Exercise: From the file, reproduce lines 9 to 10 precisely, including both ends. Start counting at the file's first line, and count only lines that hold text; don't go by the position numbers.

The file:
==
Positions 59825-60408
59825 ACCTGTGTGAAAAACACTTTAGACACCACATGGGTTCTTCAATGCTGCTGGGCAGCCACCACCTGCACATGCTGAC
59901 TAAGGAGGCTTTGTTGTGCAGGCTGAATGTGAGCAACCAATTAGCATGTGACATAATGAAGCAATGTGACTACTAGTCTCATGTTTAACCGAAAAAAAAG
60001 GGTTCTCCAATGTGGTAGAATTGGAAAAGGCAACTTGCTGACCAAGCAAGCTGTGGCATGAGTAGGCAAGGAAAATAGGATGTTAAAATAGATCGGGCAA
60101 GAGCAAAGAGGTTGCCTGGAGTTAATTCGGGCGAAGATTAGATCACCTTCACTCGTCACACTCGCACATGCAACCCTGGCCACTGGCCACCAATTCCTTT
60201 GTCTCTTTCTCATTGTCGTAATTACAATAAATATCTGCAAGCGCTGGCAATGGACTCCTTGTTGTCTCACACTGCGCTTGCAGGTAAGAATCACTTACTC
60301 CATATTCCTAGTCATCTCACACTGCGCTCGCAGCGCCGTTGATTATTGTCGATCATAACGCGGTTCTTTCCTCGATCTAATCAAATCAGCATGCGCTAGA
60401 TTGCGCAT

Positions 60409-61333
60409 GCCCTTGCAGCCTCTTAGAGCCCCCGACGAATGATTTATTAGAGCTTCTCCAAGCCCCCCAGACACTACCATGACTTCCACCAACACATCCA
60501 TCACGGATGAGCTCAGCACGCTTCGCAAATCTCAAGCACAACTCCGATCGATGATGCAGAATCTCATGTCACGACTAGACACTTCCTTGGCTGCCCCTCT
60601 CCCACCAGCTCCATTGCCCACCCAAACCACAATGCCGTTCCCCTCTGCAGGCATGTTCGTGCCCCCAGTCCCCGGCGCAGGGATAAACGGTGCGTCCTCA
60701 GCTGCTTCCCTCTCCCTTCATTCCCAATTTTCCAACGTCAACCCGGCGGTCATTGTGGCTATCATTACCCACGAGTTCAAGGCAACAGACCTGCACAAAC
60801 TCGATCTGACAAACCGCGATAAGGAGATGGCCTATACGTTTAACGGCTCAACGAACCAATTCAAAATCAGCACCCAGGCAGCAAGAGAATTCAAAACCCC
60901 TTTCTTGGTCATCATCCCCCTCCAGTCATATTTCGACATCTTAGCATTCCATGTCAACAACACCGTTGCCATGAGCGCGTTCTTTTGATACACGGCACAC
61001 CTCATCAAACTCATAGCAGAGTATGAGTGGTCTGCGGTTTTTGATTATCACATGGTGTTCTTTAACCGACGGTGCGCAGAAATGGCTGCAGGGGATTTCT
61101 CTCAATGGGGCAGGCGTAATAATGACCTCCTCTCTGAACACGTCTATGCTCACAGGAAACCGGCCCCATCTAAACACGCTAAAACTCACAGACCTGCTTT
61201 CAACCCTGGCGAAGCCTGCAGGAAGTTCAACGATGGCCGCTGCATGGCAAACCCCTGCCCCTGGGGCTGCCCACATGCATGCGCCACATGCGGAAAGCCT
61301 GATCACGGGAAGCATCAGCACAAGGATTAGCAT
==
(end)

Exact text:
Positions 60409-61333
60409 GCCCTTGCAGCCTCTTAGAGCCCCCGACGAATGATTTATTAGAGCTTCTCCAAGCCCCCCAGACACTACCATGACTTCCACCAACACATCCA